The resurrection of Jesus Christ is the foundation stone of Christianity. If Jesus rose from the dead, then he was clearly the Son of God. If he did not rise from the dead, then his claims to be the saviour of men were false.
Paul states this in his letter to the Corinthians:
Now if Christ is proclaimed as raised from the dead, how can some of you say that there is no resurrection of the dead? But if there is no resurrection of the dead, then not even Christ has been raised. And if Christ has not been raised, then our preaching is in vain and your faith is in vain. We are even found to be misrepresenting God, because we testified about God that he raised Christ, whom he did not raise if it is true that the dead are not raised. For if the dead are not raised, not even Christ has been raised. And if Christ has not been raised, your faith is futile and you are still in your sins. (1 Corinthians 15:12-17 ESV)
To answer this question today, the evidence we have is circumstantial. We have the testimony and the actions of people.
1. Did Jesus really die on the cross?
Pilate was surprised to hear that he should have already died. And summoning the centurion, he asked him whether he was already dead. And when he learned from the centurion that he was dead, he granted the corpse to Joseph. And Joseph bought a linen shroud, and taking him down, wrapped him in the linen shroud and laid him in a tomb that had been cut out of the rock. And he rolled a stone against the entrance of the tomb. (Mark 15:44-46)
Could anyone survive crucifixion and a sword through their side, and without any medical care, walk away from it a few days later? This is very unlikely. According to the centurion, he was dead, and this was never questioned.
2. Was the tomb really empty when the women visited it?
And they were saying to one another, “Who will roll away the stone for us from the entrance of the tomb?” And looking up, they saw that the stone had been rolled back–it was very large. And entering the tomb, they saw a young man sitting on the right side, dressed in a white robe, and they were alarmed. And he said to them, “Do not be alarmed. You seek Jesus of Nazareth, who was crucified. He has risen; he is not here. See the place where they laid him. (Mark 16:3-6)
The Jews tried to refute the claims of resurrection by saying that the disciples stole the body. In this claim, they acknowledged that the tomb was empty. They also never discovered a stolen body.
3. Could the disciples have stolen the body?
The next day, that is, after the day of Preparation, the chief priests and the Pharisees gathered before Pilate and said, “Sir, we remember how that impostor said, while he was still alive, ‘After three days I will rise.’ Therefore order the tomb to be made secure until the third day, lest his disciples go and steal him away and tell the people, ‘He has risen from the dead,’ and the last fraud will be worse than the first.” Pilate said to them, “You have a guard of soldiers. Go, make it as secure as you can.” So they went and made the tomb secure by sealing the stone and setting a guard. (Matthew 27:62-66)
The Jews themselves had provided assurance for themselves that this could not have happened. Considering that the women were coming with burial spices, it was not their intention to pretend he had been raised from the dead.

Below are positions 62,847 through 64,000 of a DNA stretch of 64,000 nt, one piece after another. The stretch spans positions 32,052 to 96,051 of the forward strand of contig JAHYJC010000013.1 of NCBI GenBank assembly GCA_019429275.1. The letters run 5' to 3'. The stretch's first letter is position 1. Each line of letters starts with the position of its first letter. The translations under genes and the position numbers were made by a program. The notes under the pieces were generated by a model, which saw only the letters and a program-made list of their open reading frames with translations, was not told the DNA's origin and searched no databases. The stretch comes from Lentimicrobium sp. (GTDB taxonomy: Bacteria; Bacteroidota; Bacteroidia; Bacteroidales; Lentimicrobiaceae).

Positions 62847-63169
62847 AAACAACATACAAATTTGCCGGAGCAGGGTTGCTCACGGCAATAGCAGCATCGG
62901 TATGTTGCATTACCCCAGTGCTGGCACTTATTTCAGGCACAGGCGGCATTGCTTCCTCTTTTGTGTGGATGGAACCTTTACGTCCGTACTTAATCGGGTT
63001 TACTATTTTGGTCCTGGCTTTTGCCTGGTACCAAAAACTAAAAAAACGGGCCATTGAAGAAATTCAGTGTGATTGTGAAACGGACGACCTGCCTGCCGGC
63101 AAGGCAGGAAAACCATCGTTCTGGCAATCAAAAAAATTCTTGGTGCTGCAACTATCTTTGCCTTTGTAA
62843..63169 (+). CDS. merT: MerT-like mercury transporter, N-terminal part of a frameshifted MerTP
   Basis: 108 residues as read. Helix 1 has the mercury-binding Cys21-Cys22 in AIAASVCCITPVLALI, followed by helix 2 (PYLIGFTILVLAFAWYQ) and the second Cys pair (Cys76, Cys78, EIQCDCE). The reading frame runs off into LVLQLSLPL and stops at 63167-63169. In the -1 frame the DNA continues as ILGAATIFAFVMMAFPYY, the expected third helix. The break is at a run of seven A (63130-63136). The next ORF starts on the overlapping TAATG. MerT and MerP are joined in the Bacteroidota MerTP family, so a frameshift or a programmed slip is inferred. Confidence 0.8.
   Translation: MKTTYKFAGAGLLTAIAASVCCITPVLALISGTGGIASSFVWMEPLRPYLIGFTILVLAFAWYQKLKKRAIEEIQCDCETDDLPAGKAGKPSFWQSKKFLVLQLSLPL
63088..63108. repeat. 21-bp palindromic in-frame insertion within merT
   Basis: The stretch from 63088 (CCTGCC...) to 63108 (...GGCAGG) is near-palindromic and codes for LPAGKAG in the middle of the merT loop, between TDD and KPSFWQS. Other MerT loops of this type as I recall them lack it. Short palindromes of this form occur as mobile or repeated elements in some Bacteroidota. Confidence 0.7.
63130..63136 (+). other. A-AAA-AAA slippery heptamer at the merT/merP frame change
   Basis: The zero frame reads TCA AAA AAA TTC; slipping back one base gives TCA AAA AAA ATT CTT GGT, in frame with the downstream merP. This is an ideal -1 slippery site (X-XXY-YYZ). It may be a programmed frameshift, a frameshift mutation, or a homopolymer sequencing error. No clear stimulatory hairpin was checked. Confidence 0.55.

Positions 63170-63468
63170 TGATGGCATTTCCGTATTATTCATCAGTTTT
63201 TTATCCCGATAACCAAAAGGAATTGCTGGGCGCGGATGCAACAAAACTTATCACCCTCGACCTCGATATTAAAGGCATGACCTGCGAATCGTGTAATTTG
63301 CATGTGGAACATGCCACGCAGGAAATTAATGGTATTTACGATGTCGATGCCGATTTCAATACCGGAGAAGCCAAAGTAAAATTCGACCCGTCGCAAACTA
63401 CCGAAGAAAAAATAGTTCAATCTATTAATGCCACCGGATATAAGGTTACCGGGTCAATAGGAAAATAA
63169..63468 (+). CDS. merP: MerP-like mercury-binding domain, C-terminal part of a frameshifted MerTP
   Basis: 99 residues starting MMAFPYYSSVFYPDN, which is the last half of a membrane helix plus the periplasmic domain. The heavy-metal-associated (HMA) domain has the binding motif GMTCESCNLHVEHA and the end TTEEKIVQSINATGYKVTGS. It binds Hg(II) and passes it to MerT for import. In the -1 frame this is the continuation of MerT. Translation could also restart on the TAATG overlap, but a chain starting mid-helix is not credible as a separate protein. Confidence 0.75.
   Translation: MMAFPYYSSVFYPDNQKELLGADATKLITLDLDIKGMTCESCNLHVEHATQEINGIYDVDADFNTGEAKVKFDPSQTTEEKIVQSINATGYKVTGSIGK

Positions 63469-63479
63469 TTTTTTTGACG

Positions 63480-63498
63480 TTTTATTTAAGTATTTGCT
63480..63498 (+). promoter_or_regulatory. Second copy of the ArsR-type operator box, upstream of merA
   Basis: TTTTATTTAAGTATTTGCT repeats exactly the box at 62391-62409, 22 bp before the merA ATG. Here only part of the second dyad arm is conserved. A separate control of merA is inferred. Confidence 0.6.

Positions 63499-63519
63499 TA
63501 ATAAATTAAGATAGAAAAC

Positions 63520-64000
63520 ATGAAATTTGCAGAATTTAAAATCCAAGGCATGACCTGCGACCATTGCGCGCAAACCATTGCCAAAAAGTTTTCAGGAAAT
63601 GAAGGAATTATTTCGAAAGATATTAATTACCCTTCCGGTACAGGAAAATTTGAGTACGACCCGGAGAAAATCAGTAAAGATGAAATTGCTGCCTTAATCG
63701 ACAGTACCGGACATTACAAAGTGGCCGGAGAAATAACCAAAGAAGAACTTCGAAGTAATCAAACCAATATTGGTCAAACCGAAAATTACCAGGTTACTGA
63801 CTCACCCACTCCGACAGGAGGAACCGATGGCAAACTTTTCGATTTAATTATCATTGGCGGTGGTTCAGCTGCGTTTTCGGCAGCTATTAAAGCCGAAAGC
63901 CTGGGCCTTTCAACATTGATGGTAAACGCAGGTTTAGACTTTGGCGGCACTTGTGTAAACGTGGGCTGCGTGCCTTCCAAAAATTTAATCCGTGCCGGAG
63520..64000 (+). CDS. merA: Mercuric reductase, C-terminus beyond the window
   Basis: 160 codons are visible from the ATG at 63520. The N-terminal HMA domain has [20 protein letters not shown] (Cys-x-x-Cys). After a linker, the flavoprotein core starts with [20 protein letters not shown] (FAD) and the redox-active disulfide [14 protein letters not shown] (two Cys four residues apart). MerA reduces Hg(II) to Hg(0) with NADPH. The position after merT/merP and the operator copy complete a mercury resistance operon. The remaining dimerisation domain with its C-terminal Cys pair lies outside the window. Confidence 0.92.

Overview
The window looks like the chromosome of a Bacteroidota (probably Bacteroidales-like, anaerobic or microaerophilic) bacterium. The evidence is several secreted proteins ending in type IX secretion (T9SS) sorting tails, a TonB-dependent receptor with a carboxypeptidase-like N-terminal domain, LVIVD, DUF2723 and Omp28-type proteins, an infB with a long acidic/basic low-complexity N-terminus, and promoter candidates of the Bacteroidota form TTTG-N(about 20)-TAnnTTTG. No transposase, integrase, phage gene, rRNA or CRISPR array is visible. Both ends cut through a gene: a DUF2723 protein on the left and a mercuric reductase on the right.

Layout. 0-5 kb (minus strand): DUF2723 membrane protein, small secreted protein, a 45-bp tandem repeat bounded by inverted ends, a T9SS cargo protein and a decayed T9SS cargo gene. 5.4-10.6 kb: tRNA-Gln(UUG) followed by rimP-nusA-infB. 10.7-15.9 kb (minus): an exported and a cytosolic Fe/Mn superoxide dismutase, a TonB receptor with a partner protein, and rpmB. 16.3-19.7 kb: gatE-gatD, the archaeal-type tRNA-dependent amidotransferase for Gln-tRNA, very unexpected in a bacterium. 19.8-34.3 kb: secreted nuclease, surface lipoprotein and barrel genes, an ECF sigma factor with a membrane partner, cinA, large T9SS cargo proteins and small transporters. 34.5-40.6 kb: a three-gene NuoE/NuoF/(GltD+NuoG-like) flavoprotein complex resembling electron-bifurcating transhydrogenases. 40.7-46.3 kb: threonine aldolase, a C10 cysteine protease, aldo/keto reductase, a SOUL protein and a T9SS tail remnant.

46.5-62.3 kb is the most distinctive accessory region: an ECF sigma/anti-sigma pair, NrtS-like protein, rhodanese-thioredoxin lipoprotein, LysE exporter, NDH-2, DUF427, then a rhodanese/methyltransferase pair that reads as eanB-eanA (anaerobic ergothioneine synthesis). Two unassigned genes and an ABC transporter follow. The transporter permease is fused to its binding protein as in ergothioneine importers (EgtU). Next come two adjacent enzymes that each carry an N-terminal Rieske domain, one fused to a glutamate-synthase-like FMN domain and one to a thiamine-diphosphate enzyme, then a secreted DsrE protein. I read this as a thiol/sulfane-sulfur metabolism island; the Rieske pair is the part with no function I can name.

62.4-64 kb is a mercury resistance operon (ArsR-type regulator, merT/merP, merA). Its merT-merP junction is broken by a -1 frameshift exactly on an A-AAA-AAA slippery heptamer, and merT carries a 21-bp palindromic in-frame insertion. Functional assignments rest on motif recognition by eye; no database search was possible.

4. Why were the guards not punished if they had supposedly allowed the disciples to steal the body?
While they were going, behold, some of the guard went into the city and told the chief priests all that had taken place. And when they had assembled with the elders and taken counsel, they gave a sufficient sum of money to the soldiers and said, “Tell people, ‘His disciples came by night and stole him away while we were asleep.’ And if this comes to the governor’s ears, we will satisfy him and keep you out of trouble.” So they took the money and did as they were directed. And this story has been spread among the Jews to this day. (Matthew 28:11-15)
If the guards had indeed allowed the disciples to steal the body, it is unlikely they would have gone unpunished. Clearly there was some sense of uncertainty here.
5. Were the disciples mistaken about seeing Jesus?
But they were startled and frightened and thought they saw a spirit. And he said to them, “Why are you troubled, and why do doubts arise in your hearts? See my hands and my feet, that it is I myself. Touch me, and see. For a spirit does not have flesh and bones as you see that I have.” And when he had said this, he showed them his hands and his feet. And while they still disbelieved for joy and were marveling, he said to them, “Have you anything here to eat?” They gave him a piece of broiled fish, and he took it and ate before them. Then he said to them, “These are my words that I spoke to you while I was still with you, that everything written about me in the Law of Moses and the Prophets and the Psalms must be fulfilled.” (Luke 24:37-44)
The disciples all saw Jesus. They all believed it was him. In fact, he appeared to over 500 people who all believed it was him (1 Corinthians 15:6).
6. Is it possible that people would be willing to suffer persecution and die themselves for something that they knew wasn’t true?
And Saul approved of his execution. And there arose on that day a great persecution against the church in Jerusalem, and they were all scattered throughout the regions of Judea and Samaria, except the apostles. Devout men buried Stephen and made great lamentation over him. But Saul was ravaging the church, and entering house after house, he dragged off men and women and committed them to prison. Now those who were scattered went about preaching the word. (Acts 8:1-4)
Most people will not choose to die for something they know is a lie. And most people need very good reason to believe in something that is going to lead to suffering and possibly death. The survival and spread of the Christian church speaks to it’s veracity.